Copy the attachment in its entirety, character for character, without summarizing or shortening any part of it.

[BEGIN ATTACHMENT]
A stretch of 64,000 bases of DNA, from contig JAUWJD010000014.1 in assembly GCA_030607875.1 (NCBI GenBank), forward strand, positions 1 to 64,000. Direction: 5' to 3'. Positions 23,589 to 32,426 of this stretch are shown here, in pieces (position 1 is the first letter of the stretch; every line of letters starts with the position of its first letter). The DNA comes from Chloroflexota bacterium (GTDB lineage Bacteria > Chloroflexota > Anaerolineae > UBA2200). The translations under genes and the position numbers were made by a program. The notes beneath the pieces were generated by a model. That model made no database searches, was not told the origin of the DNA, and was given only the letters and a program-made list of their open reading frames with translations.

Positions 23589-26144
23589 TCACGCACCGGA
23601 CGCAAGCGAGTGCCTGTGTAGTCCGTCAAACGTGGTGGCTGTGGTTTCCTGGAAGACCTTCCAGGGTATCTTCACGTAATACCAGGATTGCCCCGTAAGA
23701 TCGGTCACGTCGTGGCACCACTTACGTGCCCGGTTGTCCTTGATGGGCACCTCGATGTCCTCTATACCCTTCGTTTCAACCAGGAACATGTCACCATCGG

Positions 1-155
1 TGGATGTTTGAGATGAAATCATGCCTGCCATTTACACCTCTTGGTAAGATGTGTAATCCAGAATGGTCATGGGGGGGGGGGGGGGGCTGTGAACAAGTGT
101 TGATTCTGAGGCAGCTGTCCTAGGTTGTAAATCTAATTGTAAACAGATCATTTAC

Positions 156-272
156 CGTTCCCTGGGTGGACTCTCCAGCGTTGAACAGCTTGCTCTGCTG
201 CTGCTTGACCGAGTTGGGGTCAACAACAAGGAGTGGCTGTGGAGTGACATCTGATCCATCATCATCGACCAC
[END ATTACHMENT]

A stretch of 64,000 bases of DNA, from contig JAUWJD010000014.1 in assembly GCA_030607875.1 (NCBI GenBank), forward strand, positions 1 to 64,000. Direction: 5' to 3'. Positions 23,589 to 32,426 of this stretch are shown here, in pieces (position 1 is the first letter of the stretch; every line of letters starts with the position of its first letter). The DNA comes from Chloroflexota bacterium (GTDB lineage Bacteria > Chloroflexota > Anaerolineae > UBA2200). The translations under genes and the position numbers were made by a program. The notes beneath the pieces were generated by a model. That model made no database searches, was not told the origin of the DNA, and was given only the letters and a program-made list of their open reading frames with translations.

Positions 23589-26144
23589 TCACGCACCGGA
23601 CGCAAGCGAGTGCCTGTGTAGTCCGTCAAACGTGGTGGCTGTGGTTTCCTGGAAGACCTTCCAGGGTATCTTCACGTAATACCAGGATTGCCCCGTAAGA
23701 TCGGTCACGTCGTGGCACCACTTACGTGCCCGGTTGTCCTTGATGGGCACCTCGATGTCCTCTATACCCTTCGTTTCAACCAGGAACATGTCACCATCGG

Positions 1-155
1 TGGATGTTTGAGATGAAATCATGCCTGCCATTTACACCTCTTGGTAAGATGTGTAATCCAGAATGGTCATGGGGGGGGGGGGGGGGCTGTGAACAAGTGT
101 TGATTCTGAGGCAGCTGTCCTAGGTTGTAAATCTAATTGTAAACAGATCATTTAC

Positions 156-272
156 CGTTCCCTGGGTGGACTCTCCAGCGTTGAACAGCTTGCTCTGCTG
201 CTGCTTGACCGAGTTGGGGTCAACAACAAGGAGTGGCTGTGGAGTGACATCTGATCCATCATCATCGACCAC